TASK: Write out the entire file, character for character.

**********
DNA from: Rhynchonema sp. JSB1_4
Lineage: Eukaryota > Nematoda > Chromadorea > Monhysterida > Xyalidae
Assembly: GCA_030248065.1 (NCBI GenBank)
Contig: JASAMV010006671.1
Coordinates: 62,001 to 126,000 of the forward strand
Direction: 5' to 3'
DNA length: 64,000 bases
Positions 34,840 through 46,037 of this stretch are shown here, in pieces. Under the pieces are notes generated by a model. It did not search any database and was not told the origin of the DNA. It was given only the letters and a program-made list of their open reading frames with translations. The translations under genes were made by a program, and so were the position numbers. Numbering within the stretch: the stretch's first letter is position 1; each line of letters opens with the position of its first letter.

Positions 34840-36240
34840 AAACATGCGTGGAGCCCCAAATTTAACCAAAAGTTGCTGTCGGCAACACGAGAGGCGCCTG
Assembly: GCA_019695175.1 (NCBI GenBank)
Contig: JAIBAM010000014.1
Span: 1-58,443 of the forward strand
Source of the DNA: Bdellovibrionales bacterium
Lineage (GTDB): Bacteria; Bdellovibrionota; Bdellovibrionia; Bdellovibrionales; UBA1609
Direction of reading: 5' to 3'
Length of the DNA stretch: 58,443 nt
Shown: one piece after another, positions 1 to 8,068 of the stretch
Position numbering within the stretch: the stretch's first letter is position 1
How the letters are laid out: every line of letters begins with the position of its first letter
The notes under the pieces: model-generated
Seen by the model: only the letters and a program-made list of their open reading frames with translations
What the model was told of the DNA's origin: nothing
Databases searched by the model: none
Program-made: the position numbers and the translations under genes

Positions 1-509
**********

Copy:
DNA from: Rhynchonema sp. JSB1_4
Lineage: Eukaryota > Nematoda > Chromadorea > Monhysterida > Xyalidae
Assembly: GCA_030248065.1 (NCBI GenBank)
Contig: JASAMV010006671.1
Coordinates: 62,001 to 126,000 of the forward strand
Direction: 5' to 3'
DNA length: 64,000 bases
Positions 34,840 through 46,037 of this stretch are shown here, in pieces. Under the pieces are notes generated by a model. It did not search any database and was not told the origin of the DNA. It was given only the letters and a program-made list of their open reading frames with translations. The translations under genes were made by a program, and so were the position numbers. Numbering within the stretch: the stretch's first letter is position 1; each line of letters opens with the position of its first letter.

Positions 34840-36240
34840 AAACATGCGTGGAGCCCCAAATTTAACCAAAAGTTGCTGTCGGCAACACGAGAGGCGCCTG
Assembly: GCA_019695175.1 (NCBI GenBank)
Contig: JAIBAM010000014.1
Span: 1-58,443 of the forward strand
Source of the DNA: Bdellovibrionales bacterium
Lineage (GTDB): Bacteria; Bdellovibrionota; Bdellovibrionia; Bdellovibrionales; UBA1609
Direction of reading: 5' to 3'
Length of the DNA stretch: 58,443 nt
Shown: one piece after another, positions 1 to 8,068 of the stretch
Position numbering within the stretch: the stretch's first letter is position 1
How the letters are laid out: every line of letters begins with the position of its first letter
The notes under the pieces: model-generated
Seen by the model: only the letters and a program-made list of their open reading frames with translations
What the model was told of the DNA's origin: nothing
Databases searched by the model: none
Program-made: the position numbers and the translations under genes

Positions 1-509